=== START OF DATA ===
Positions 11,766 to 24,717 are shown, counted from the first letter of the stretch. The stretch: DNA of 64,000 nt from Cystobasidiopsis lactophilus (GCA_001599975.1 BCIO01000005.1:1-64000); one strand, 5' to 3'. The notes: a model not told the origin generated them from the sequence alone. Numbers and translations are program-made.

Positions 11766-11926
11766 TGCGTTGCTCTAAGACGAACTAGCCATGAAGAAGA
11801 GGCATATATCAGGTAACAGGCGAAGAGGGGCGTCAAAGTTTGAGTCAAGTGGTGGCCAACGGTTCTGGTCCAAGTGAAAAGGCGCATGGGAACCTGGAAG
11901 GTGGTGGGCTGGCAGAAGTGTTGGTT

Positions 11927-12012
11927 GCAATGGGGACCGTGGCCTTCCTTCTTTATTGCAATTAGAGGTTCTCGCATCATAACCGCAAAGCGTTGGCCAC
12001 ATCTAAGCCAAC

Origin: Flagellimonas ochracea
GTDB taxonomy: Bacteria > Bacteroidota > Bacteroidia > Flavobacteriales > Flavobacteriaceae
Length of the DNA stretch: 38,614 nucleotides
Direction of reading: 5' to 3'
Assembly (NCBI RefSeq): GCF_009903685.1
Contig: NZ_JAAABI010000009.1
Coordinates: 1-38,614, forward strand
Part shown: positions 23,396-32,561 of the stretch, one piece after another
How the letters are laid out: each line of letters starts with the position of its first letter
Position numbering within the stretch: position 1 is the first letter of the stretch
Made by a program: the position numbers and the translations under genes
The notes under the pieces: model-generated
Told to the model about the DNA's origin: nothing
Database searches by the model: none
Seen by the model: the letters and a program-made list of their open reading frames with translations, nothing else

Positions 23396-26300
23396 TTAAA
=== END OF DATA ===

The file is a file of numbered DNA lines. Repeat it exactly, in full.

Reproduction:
Positions 11,766 to 24,717 are shown, counted from the first letter of the stretch. The stretch: DNA of 64,000 nt from Cystobasidiopsis lactophilus (GCA_001599975.1 BCIO01000005.1:1-64000); one strand, 5' to 3'. The notes: a model not told the origin generated them from the sequence alone. Numbers and translations are program-made.

Positions 11766-11926
11766 TGCGTTGCTCTAAGACGAACTAGCCATGAAGAAGA
11801 GGCATATATCAGGTAACAGGCGAAGAGGGGCGTCAAAGTTTGAGTCAAGTGGTGGCCAACGGTTCTGGTCCAAGTGAAAAGGCGCATGGGAACCTGGAAG
11901 GTGGTGGGCTGGCAGAAGTGTTGGTT

Positions 11927-12012
11927 GCAATGGGGACCGTGGCCTTCCTTCTTTATTGCAATTAGAGGTTCTCGCATCATAACCGCAAAGCGTTGGCCAC
12001 ATCTAAGCCAAC

Origin: Flagellimonas ochracea
GTDB taxonomy: Bacteria > Bacteroidota > Bacteroidia > Flavobacteriales > Flavobacteriaceae
Length of the DNA stretch: 38,614 nucleotides
Direction of reading: 5' to 3'
Assembly (NCBI RefSeq): GCF_009903685.1
Contig: NZ_JAAABI010000009.1
Coordinates: 1-38,614, forward strand
Part shown: positions 23,396-32,561 of the stretch, one piece after another
How the letters are laid out: each line of letters starts with the position of its first letter
Position numbering within the stretch: position 1 is the first letter of the stretch
Made by a program: the position numbers and the translations under genes
The notes under the pieces: model-generated
Told to the model about the DNA's origin: nothing
Database searches by the model: none
Seen by the model: the letters and a program-made list of their open reading frames with translations, nothing else

Positions 23396-26300
23396 TTAAA